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Pastor and Pastor (Lat. Pastor " shepherd ") are professional title for clergy in the service of the Church and is partly synonymous with Pastor needed. The name was derived in the 14th century from the Latin church pastor (" pastor of souls") and has mostly been used for Protestant clergy since the Reformation .

Since these are professional titles that are awarded through ordination , they are lifelong titles that are also used in retirement, then with the addition “in rest” (in general) or “ emeritus ”.


In the narrower sense, the pastor is the first preacher or pastor of a Protestant community or a Catholic priest without a community leadership function (see below). Pastor is mainly used in northern Germany and large parts of central Germany , while in southern Germany, Austria and Switzerland pastor is predominant. In the German-speaking area, the clergy in the Protestant free churches (previously mostly “preachers”) are usually referred to as pastors . In the regional church communities of the Evangelical Gnadauer Community Association, publishers are increasingly no longer called preachers, but community pastors.

In the Catholic areas of northern and western Germany, Catholic pastors are also colloquially referred to as pastors. In some areas of the Eifel, the Westerwaldes, Sauerland the Lower Rhine is in between the dialect on the first syllable (Lutheran) stressed P'astor and the stressed on the second syllable Catholic Past'or ( mundartlich spoken: Past'ur ) distinguished.

Pastor is mostly abbreviated with "P.", Pastor with "Pn." The abbreviation for pastor in retirement and pastor in retirement is used in correspondence with “Pastor i. R. "or Pastor emeritus or" Pastorin i. R. “or Pastor emerita.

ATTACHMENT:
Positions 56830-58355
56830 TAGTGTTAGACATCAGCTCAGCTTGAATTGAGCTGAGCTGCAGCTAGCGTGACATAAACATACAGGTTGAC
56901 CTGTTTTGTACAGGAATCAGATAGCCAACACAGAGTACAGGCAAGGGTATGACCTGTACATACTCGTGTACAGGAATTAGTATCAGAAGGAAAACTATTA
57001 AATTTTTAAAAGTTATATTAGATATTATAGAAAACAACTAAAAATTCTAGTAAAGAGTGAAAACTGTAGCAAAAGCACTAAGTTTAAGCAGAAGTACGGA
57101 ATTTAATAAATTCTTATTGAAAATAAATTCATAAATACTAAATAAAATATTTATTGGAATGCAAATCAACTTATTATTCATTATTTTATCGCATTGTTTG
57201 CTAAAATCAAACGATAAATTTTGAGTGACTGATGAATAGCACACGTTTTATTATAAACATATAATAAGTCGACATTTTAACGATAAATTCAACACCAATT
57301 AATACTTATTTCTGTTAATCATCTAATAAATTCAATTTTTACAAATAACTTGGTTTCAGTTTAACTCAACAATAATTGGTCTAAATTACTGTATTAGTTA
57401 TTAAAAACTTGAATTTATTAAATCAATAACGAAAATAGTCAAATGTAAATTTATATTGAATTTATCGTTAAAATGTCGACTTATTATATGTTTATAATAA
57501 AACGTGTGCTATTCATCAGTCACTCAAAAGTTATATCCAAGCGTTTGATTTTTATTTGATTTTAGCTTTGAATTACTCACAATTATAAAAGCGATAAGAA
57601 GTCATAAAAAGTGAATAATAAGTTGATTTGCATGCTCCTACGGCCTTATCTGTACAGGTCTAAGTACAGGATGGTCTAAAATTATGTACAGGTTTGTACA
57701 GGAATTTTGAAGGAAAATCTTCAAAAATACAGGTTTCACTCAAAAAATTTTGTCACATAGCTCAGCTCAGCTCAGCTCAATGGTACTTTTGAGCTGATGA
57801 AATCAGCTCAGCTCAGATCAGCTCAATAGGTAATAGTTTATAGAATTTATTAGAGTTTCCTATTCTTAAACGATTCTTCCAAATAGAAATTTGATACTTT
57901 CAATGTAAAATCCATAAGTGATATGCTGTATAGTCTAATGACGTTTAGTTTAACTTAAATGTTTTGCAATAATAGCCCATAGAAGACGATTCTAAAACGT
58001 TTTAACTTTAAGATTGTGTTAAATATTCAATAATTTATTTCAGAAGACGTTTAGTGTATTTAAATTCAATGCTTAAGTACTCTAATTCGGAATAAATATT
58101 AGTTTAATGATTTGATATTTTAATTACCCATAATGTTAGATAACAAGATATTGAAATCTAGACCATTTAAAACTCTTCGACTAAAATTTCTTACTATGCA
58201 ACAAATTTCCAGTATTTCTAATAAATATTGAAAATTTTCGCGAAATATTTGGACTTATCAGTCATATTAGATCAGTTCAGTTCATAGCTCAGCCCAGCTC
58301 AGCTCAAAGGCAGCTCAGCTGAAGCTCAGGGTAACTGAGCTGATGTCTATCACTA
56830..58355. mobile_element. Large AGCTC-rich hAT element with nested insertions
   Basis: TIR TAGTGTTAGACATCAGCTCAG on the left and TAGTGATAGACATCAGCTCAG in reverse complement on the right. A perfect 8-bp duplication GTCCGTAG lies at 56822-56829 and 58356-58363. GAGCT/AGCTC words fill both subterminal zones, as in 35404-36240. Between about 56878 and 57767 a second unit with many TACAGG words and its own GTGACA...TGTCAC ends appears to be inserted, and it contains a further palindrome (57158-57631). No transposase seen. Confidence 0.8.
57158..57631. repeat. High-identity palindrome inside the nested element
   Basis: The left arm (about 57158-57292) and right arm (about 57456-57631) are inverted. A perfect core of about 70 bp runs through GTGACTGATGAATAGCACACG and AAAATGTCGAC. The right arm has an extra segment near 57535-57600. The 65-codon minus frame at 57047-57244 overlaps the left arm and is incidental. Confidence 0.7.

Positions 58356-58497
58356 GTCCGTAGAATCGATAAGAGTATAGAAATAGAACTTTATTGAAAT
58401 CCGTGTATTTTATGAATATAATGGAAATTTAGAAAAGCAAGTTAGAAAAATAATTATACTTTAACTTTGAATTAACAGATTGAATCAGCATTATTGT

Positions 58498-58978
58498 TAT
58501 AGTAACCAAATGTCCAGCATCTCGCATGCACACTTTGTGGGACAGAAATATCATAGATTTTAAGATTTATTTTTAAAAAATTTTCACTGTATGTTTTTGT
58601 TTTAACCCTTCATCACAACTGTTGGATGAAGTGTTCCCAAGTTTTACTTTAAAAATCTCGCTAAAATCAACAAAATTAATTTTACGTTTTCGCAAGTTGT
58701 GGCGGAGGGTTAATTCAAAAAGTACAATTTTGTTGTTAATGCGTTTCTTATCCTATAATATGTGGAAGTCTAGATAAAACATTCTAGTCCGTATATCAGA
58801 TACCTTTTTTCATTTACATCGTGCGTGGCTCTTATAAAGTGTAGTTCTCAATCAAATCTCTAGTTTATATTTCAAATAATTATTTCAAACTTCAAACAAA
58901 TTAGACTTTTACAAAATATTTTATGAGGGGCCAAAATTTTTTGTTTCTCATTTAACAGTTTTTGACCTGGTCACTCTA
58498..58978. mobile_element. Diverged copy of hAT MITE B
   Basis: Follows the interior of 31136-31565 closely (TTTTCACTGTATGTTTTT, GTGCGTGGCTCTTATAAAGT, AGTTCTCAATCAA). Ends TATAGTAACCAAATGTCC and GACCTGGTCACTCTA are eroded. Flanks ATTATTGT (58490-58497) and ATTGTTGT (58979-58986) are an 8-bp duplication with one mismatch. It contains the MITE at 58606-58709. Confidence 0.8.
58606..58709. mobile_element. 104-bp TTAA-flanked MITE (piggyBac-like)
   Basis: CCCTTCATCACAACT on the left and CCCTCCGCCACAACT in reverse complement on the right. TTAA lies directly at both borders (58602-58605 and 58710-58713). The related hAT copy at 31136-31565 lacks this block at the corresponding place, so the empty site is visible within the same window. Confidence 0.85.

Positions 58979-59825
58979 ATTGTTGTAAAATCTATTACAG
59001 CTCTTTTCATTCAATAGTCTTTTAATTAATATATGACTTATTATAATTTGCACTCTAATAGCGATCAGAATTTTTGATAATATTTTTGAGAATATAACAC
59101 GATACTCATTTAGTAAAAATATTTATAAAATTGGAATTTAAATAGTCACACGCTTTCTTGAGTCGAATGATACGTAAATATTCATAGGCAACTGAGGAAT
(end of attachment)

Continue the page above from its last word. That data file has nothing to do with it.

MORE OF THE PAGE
Protestant church

The official title that ordained theologians with two ecclesiastical examinations carry in the church service is usually called pastor (e.g. Section 26 of the VELKD's Pastors Act ), but the regional churches are canonically free to choose another official title (i.e. the official title " Pastor "). In other areas only the official title of pastor is common.

Norwegian evangelical pastor at the confirmation

One usually becomes a pastor in the Evangelical Church through ordination . Within the various Protestant churches there are different opinions on the question of whether this corresponds to an individual ordination (from which it historically derives) and how the relationship between the office of the pastor and the “ priesthood of all believers ” is to be understood.

Spiritual in trial service, which no pastor, but only the administration can be transmitted such a bear in some member churches of the Evangelical Church in Germany , the official title of parish administrator or parish administrator , in others the same job title as priest for life. Clergymen who are not civil servants (and thus mostly also not ordained) with full training are referred to as “candidates for the preaching office” (KdP), even if they represent a pastor's office. An ordained clergyman without a pastor's position in the community service continues to bear his previous official title , provided he does not hold any higher-ranking office titles (e.g. superintendent , provost , regional bishop ).

Roman Catholic Church

In the Catholic Church, pastor refers to an independent priest appointed by the bishop who - in contrast to the pastor - is not charged with the management of a parish. Regionally different (e.g. in Hamburg as well as on the Middle Rhine, in Saarland and in the Moselle area), pastors are also addressed as "pastors" in order to emphasize the pastoral aspect (shepherd) compared to the administrative (parish administrator). Several priests can act as pastors within a pastoral area (large parish), but only one as pastor. There are no female pastors in the Roman Catholic churches.

(For different emphasis on the word pastor, see above.)

See also

Web links

Wiktionary: Pastor  - explanations of meanings, word origins, synonyms, translations
Commons : Pastors  - collection of pictures, videos and audio files

Individual evidence

  1. a b Herder's Conversations Lexicon. Freiburg im Breisgau 1856, Volume 4, p. 471 ( ).
  2. Preachers will be called community pastors in future ,, message from February 10, 2015.
  3. Pastor. In: Jacob Grimm , Wilhelm Grimm (Hrsg.): German dictionary . tape 13 : N, O, P, Q - (VII). S. Hirzel, Leipzig 1889, Sp. 1493–1494 ( ).
  4. Thomas Kellner: Pastor. In: Lexicon for Theology and Church, welcomed by Michael Buchberger, ed. by Walter Kasper, Volume 7, 3rd edition Freiburg i. Br. 1998.
  5. Thomas Kellner: Pastor. In: Lexicon for Theology and Church, Volume 8, 3rd edition 1999.